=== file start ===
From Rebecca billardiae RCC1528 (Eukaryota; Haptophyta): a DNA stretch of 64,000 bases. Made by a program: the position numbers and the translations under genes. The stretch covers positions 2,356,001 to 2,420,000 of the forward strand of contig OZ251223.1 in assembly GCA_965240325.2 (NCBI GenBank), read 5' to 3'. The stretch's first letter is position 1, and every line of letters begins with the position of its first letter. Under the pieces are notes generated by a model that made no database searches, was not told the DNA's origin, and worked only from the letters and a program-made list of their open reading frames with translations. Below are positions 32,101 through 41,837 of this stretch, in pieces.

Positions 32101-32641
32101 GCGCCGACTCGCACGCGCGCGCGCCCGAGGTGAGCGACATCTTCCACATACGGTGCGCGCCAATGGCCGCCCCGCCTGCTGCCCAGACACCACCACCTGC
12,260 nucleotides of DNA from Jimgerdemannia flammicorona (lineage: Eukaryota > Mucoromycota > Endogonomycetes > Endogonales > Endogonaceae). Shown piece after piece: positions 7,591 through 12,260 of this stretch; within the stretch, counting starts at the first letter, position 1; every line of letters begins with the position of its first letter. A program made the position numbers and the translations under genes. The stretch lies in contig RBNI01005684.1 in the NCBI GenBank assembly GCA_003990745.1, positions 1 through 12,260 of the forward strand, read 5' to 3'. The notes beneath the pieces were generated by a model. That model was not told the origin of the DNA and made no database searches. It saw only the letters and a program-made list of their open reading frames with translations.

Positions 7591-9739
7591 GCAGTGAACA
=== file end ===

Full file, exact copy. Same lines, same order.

From Rebecca billardiae RCC1528 (Eukaryota; Haptophyta): a DNA stretch of 64,000 bases. Made by a program: the position numbers and the translations under genes. The stretch covers positions 2,356,001 to 2,420,000 of the forward strand of contig OZ251223.1 in assembly GCA_965240325.2 (NCBI GenBank), read 5' to 3'. The stretch's first letter is position 1, and every line of letters begins with the position of its first letter. Under the pieces are notes generated by a model that made no database searches, was not told the DNA's origin, and worked only from the letters and a program-made list of their open reading frames with translations. Below are positions 32,101 through 41,837 of this stretch, in pieces.

Positions 32101-32641
32101 GCGCCGACTCGCACGCGCGCGCGCCCGAGGTGAGCGACATCTTCCACATACGGTGCGCGCCAATGGCCGCCCCGCCTGCTGCCCAGACACCACCACCTGC
12,260 nucleotides of DNA from Jimgerdemannia flammicorona (lineage: Eukaryota > Mucoromycota > Endogonomycetes > Endogonales > Endogonaceae). Shown piece after piece: positions 7,591 through 12,260 of this stretch; within the stretch, counting starts at the first letter, position 1; every line of letters begins with the position of its first letter. A program made the position numbers and the translations under genes. The stretch lies in contig RBNI01005684.1 in the NCBI GenBank assembly GCA_003990745.1, positions 1 through 12,260 of the forward strand, read 5' to 3'. The notes beneath the pieces were generated by a model. That model was not told the origin of the DNA and made no database searches. It saw only the letters and a program-made list of their open reading frames with translations.

Positions 7591-9739
7591 GCAGTGAACA